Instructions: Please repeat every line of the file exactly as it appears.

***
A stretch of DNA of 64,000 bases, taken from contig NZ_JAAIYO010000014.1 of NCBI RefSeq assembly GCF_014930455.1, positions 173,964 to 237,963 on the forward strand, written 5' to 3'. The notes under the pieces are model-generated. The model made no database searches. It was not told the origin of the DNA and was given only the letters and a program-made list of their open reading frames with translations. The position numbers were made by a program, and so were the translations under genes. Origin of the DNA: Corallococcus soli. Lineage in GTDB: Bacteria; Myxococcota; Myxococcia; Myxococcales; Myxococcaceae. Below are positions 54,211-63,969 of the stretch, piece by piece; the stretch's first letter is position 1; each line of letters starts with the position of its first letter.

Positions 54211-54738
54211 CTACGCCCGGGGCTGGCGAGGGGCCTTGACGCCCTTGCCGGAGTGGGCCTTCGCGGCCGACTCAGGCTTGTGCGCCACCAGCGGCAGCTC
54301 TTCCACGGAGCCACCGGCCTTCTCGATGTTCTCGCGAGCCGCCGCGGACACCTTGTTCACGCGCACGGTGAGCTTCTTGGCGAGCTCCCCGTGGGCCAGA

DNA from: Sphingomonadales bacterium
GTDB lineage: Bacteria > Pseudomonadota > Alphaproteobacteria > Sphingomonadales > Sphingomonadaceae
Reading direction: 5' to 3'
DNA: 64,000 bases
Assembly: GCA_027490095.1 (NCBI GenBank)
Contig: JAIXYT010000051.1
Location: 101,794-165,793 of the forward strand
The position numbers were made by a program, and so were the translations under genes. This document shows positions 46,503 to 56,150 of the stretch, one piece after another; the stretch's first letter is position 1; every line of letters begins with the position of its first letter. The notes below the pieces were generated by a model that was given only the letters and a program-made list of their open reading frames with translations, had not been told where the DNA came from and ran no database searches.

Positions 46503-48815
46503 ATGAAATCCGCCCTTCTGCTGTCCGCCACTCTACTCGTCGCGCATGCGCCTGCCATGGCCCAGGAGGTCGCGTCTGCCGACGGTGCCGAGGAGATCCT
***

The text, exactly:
A stretch of DNA of 64,000 bases, taken from contig NZ_JAAIYO010000014.1 of NCBI RefSeq assembly GCF_014930455.1, positions 173,964 to 237,963 on the forward strand, written 5' to 3'. The notes under the pieces are model-generated. The model made no database searches. It was not told the origin of the DNA and was given only the letters and a program-made list of their open reading frames with translations. The position numbers were made by a program, and so were the translations under genes. Origin of the DNA: Corallococcus soli. Lineage in GTDB: Bacteria; Myxococcota; Myxococcia; Myxococcales; Myxococcaceae. Below are positions 54,211-63,969 of the stretch, piece by piece; the stretch's first letter is position 1; each line of letters starts with the position of its first letter.

Positions 54211-54738
54211 CTACGCCCGGGGCTGGCGAGGGGCCTTGACGCCCTTGCCGGAGTGGGCCTTCGCGGCCGACTCAGGCTTGTGCGCCACCAGCGGCAGCTC
54301 TTCCACGGAGCCACCGGCCTTCTCGATGTTCTCGCGAGCCGCCGCGGACACCTTGTTCACGCGCACGGTGAGCTTCTTGGCGAGCTCCCCGTGGGCCAGA

DNA from: Sphingomonadales bacterium
GTDB lineage: Bacteria > Pseudomonadota > Alphaproteobacteria > Sphingomonadales > Sphingomonadaceae
Reading direction: 5' to 3'
DNA: 64,000 bases
Assembly: GCA_027490095.1 (NCBI GenBank)
Contig: JAIXYT010000051.1
Location: 101,794-165,793 of the forward strand
The position numbers were made by a program, and so were the translations under genes. This document shows positions 46,503 to 56,150 of the stretch, one piece after another; the stretch's first letter is position 1; every line of letters begins with the position of its first letter. The notes below the pieces were generated by a model that was given only the letters and a program-made list of their open reading frames with translations, had not been told where the DNA came from and ran no database searches.

Positions 46503-48815
46503 ATGAAATCCGCCCTTCTGCTGTCCGCCACTCTACTCGTCGCGCATGCGCCTGCCATGGCCCAGGAGGTCGCGTCTGCCGACGGTGCCGAGGAGATCCT